It is perhaps an unnecessary complication of a story which is not all together easy to parse in the first place. The setting, the use of an acronymic language, the mentions of the myriad systems, the deliberate confusion between the systems’ real and virtual locations, and the metaphors used by the Earth’s populace in explanation of this… all serve to richen and partly obscure the story. Happily, the prose is so well written, it pulls you along with the plot.

That Jones is familiar with India (I believe she’s visited the country several times) shines through Escape Plans. For one thing, the novel’s matriarchal society strikes me as a deliberate irony. In rural Indian society, females are considered a drain on family resources: girl children must be married off and dowries paid. Boy children, on the other hand, will grow up to become contributing members of the family. In Escape Plans, it is the men who are entirely useless. The Earth culture is based upon the use of humans as processors in the pervasive computer systems which run life support, law and order, communications, etc. But only women can perform this role. Men cannot do it. This is a motif Jones has used many times: the society of her Divine Endurance and Flowerdust is matriarchal; and she also turns the tables on gender roles in her Aleutian trilogy.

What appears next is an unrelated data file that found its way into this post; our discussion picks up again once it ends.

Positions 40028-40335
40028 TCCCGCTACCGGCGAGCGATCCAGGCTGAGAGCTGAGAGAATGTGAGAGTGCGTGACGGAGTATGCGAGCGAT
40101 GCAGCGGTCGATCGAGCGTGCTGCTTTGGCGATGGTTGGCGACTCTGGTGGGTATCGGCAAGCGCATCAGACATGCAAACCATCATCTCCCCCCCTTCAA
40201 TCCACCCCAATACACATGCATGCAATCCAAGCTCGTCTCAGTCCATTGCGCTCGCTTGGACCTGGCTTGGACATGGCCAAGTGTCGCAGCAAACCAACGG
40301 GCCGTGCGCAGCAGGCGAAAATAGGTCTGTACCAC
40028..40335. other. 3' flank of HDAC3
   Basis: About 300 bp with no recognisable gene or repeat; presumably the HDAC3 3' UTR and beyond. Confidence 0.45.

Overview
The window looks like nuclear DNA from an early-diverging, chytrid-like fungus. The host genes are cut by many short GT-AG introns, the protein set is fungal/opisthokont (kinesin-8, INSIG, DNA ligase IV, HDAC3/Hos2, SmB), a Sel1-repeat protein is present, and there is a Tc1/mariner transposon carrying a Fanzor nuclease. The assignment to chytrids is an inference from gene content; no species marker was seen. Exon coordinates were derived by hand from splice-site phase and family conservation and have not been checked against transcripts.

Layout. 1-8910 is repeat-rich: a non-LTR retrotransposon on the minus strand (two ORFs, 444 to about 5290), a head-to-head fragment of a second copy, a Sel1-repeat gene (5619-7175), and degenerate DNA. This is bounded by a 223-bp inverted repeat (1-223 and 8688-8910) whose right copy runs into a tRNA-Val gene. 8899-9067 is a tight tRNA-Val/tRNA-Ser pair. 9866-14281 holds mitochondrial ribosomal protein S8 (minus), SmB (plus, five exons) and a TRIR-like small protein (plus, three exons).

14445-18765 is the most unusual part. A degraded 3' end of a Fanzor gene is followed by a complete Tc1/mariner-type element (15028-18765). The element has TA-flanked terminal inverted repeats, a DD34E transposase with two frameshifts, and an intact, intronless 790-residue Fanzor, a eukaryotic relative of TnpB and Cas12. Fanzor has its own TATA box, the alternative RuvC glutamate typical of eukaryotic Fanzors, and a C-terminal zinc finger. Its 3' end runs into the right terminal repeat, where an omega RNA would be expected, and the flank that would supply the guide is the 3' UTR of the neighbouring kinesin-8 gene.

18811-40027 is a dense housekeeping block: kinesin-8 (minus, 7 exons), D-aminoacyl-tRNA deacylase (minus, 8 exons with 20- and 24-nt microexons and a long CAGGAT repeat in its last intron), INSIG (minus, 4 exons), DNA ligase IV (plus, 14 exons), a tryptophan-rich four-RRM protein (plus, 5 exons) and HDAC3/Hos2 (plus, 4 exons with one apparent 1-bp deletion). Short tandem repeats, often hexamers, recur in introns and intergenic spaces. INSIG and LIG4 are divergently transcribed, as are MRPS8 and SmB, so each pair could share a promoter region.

Having read Jones’s later works, it seems to me that her depiction of technology in Escape Plans also echoes her use of it in later novels. The acronymic language used in Escape Plans disguises this somewhat, but the systems of the book are based upon a computing model which is probably more familiar now than it would have been in the mid-1980s. Escape Plans‘ systems are distributed and pervasive. Their real location, as opposed to their virtual location, is an important plot-point. They interconnect in a fashion not unlike the Internet – which predates Escape Plans by a couple of decades, but did not really become ubiquitous until the early 1990s.

I opened this piece on Escape Plans by stating my high regard for Jones’s writing. It’s an opinion I’ve continued to hold with each book of hers I’ve read – or re-read. Escape Plans was certainly worth a second look.

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10 thoughts on “Days of Future Past